When that didn’t work he calculated he had about a week’s worth of diesel if he used it sparingly, so he would start the truck every few hours to warm up the cab which became a survival shelter for him.

“It has a sleeper but I didn’t do much sleeping. I did a lot of panicking. I was just praying someone would come along.”

Leroux also collected his water bottles and divided up the few protein bars he had in his truck to last several days. He even found a small bag of dog food he carried for his dog, who wasn’t with him on the trip.

Ryan Tugnum of Williams Lake and his company are helping the stranded trucker retrieve his truck and trailers after he was struck for three days on a remote mountain pass east of Williams Lake and rescued by the RCMP and Conservation Officer Service. Angie Mindus photo

“I was saving that for last. I’m a pretty big guy so I knew I could live off my reserves for a while,” he joked. “It was a different experience for sure.”

Meanwhile, while Leroux was holding out hope on the mountain, his boss was calling the RCMP to report him missing with his last known location, according to GPS, at Likely.

Also unbeknownst to him a local logging crew in the area had discovered his trailers in the middle of the road and started looking for their own answers, taking pictures of the trailers and posting them to social media.

At 1:57 p.m. Monday Ryan Tugnum posted photos of Leroux’s trailers on Facebook and contacted the police with the licence plate number.

Leroux said he was inside his truck at about 4 p.m. Tuesday after three long days of being stranded, when he saw the lights and then what he describes as the “beautiful faces” of two RCMP officers, Const. Gallagher, Const. Grewal and CO Jared Connatty, who rescued the thankful trucker near Maeford Lake down the 8400 Road.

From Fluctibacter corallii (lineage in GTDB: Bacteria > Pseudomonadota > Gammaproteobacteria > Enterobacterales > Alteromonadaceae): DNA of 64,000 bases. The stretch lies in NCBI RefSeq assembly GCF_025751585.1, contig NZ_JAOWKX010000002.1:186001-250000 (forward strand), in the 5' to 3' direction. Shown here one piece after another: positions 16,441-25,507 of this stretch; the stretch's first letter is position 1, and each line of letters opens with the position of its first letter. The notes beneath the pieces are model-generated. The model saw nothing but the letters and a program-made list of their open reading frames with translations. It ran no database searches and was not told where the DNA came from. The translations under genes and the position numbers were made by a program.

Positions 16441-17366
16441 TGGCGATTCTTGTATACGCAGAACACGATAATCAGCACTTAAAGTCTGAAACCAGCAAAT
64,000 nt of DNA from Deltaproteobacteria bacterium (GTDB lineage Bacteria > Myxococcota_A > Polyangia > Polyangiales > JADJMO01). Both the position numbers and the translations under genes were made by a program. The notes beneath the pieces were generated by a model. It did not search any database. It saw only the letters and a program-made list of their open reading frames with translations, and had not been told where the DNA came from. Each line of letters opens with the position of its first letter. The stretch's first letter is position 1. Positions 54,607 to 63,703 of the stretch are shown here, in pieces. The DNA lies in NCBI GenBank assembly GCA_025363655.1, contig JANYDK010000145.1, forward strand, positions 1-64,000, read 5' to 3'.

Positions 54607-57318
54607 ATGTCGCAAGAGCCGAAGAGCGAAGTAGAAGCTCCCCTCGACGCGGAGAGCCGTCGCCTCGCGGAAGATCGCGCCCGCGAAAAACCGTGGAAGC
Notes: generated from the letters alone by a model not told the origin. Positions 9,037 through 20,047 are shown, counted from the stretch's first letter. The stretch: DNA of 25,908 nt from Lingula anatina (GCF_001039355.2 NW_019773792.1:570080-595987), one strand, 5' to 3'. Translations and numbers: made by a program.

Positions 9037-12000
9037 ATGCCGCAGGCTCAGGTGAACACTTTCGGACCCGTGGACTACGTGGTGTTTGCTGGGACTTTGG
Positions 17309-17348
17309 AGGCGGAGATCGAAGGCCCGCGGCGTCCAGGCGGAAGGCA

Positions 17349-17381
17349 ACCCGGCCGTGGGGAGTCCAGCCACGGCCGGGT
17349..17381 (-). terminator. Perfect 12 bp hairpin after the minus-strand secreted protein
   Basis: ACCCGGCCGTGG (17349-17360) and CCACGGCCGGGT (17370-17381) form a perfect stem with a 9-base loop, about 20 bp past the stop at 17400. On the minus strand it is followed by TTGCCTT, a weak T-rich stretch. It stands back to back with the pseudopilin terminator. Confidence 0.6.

“That’s the first time in my life I ever hugged an RCMP officer,” Leroux said of the moment he was rescued. “When I was young I used to cause the police a lot of grief. I look at them in a different light now, and I just appreciate them very much.”

On Wednesday, Leroux began looking for maps to see where he had been, and contacted the Cariboo Chilcotin Coast Tourism Association where he spoke with Geoff Moore.

Moore was listening to Leroux, and having seen Tugnum’s post about the trailer, put two and two together.

RCMP Const. Gallagher, RCMP Const. Grewal and CO Jared Connatty are heroes, according to stranded trucker Vince Leroux, who snapped the photo during his rescue on a remote road east of Williams Lake. Photo submitted

“I was like, ‘wait a second,’ I gotta help this guy,” said Moore.

Moore told Leroux about the role Tugnum played in his rescue and gave information to connect the two.

Leroux was speechless and his boss in Abbotsford was brought to tears when Tugnum told them they would take Leroux back to the truck Thursday and retrieve the truck and trailers using their logging equipment.

But, he said, he always knew there were “good people in Williams Lake.”

“It’s a great story,” said Moore. “People make mistakes. This is more of a cautionary tale of why you need communication in the backcountry. It’s also a great story about community. People not only cared enough to ask to questions when they saw the trailers, they also are sticking around to help him out.”